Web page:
Rebuild, Recovery, and Repurpose Come to Light as Grosvenor Art Gallery Debuts “After the Storm”

SUNY Cobleskill Grosvenor Art Gallery’s year of firsts continued Thursday, with the opening of Kristen DeFontes’ exhibit “After the Storm.” The exhibition features

“Storm Window no. 3”

mixed media assemblage and prints inspired by the rebuild efforts of those in the local community, including the artist, following Hurricane Irene in 2011. “After the Storm” is the first exhibit on display in Grosvenor Art Gallery created by an outside public artist (not a member of the immediate campus community). The Gallery previously hosted a Faculty Biennial Art Show and 2019 Graphic Design Senior Show.

Utilizing raw materials collected from her family home, which suffered major damage in Hurricane Irene, the Schoharie-based DeFontes creates with natural elements such as wood, charcoal, copper, steel, and sand. Her pieces “Vestige” (2015), “Harvest” (2015), and “Fountainhead” (2015) blend rope, bronze, and stone into their wood foundations. “Storm Window” (2016) and “Storm Window no. 2” (2018) maintain their frames and paned glass, and are layered with nails and wood.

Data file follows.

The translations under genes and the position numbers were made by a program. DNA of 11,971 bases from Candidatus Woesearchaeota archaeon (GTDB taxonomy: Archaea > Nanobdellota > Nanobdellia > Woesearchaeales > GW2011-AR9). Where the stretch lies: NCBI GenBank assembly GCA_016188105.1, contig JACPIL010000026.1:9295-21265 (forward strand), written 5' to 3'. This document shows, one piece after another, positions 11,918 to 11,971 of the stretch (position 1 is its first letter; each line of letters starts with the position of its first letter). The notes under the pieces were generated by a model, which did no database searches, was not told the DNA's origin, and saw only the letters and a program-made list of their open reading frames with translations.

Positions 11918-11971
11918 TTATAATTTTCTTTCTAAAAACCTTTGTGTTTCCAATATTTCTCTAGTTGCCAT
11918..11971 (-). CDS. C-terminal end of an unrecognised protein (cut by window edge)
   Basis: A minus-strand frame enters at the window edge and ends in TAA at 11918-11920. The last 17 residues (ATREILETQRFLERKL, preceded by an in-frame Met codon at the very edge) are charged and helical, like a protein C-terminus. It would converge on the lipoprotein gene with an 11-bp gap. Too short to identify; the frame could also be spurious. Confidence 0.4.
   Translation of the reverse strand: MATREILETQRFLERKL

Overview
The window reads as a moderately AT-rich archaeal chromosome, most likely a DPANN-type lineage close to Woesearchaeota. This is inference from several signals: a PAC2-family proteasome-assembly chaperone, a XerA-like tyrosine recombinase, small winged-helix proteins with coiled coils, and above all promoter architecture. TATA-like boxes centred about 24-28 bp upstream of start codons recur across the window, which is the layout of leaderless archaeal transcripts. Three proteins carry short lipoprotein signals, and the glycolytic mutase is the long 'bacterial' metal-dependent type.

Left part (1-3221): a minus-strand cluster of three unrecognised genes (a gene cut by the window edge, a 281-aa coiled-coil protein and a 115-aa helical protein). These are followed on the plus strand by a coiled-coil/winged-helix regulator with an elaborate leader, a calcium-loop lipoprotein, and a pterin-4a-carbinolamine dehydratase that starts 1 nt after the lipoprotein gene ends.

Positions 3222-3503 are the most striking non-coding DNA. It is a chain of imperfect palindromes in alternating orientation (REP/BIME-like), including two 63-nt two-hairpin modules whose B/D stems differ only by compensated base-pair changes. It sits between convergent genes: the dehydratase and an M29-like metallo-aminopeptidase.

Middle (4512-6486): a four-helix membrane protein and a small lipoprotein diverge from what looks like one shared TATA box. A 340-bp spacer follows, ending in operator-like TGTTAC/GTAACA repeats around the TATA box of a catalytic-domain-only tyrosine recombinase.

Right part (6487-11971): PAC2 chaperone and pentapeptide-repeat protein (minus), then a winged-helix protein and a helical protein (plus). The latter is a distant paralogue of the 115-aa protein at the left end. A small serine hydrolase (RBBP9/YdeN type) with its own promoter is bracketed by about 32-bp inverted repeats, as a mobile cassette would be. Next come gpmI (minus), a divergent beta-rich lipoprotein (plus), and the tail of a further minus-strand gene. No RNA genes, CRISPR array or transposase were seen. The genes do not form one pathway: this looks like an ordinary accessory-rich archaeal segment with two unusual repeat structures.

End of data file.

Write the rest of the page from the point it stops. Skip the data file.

DeFontes identifies the theme of community togetherness as central to both the pieces in the exhibit, as well as the thought process she harbored in creating them. “Storm Window was a catharsis,” says DeFontes. “I harvested all the wood. I hammered every nail. I was renovating as I made the art.”


Much of the wood that has transitioned from family home to now on display dates to the 1850s and 60s. For more than 150 years, it maintained a singular, structural purpose. As she sifted through debris in Irene’s wake, DeFontes says she balanced notions of “rebuilding while building” and “focusing on a rebuild while feeling compelled to do my work.” It is a sensation she – and many touring the exhibit’s opening – shared in 2011 and again on this evening eight years later.

“Wood for me is a very humanlike material; I feel a connection to the material. In Upstate New York it is in abundance. What we do with it, and what I am doing with it is [shared]. Someone hammered this nail in 1860, and now I’m rehammering it.”

The devastation of the storm, and the will to rebuild after the storm, is unifying today for members of our community. Bonding around a common recovery comes to light in DeFontes’ art. The community has not arrived quickly to this point.

“In the moment it was about survival. This was not a time to [immediately] decompress,” says Defontes. I talked to my neighbor [recently] and we realized we had never really talked about the storm.” In Grosvenor Art Gallery until Decemeber, “After the Storm” aims to bring out the dialogue that rebuilding has long-eclipsed.

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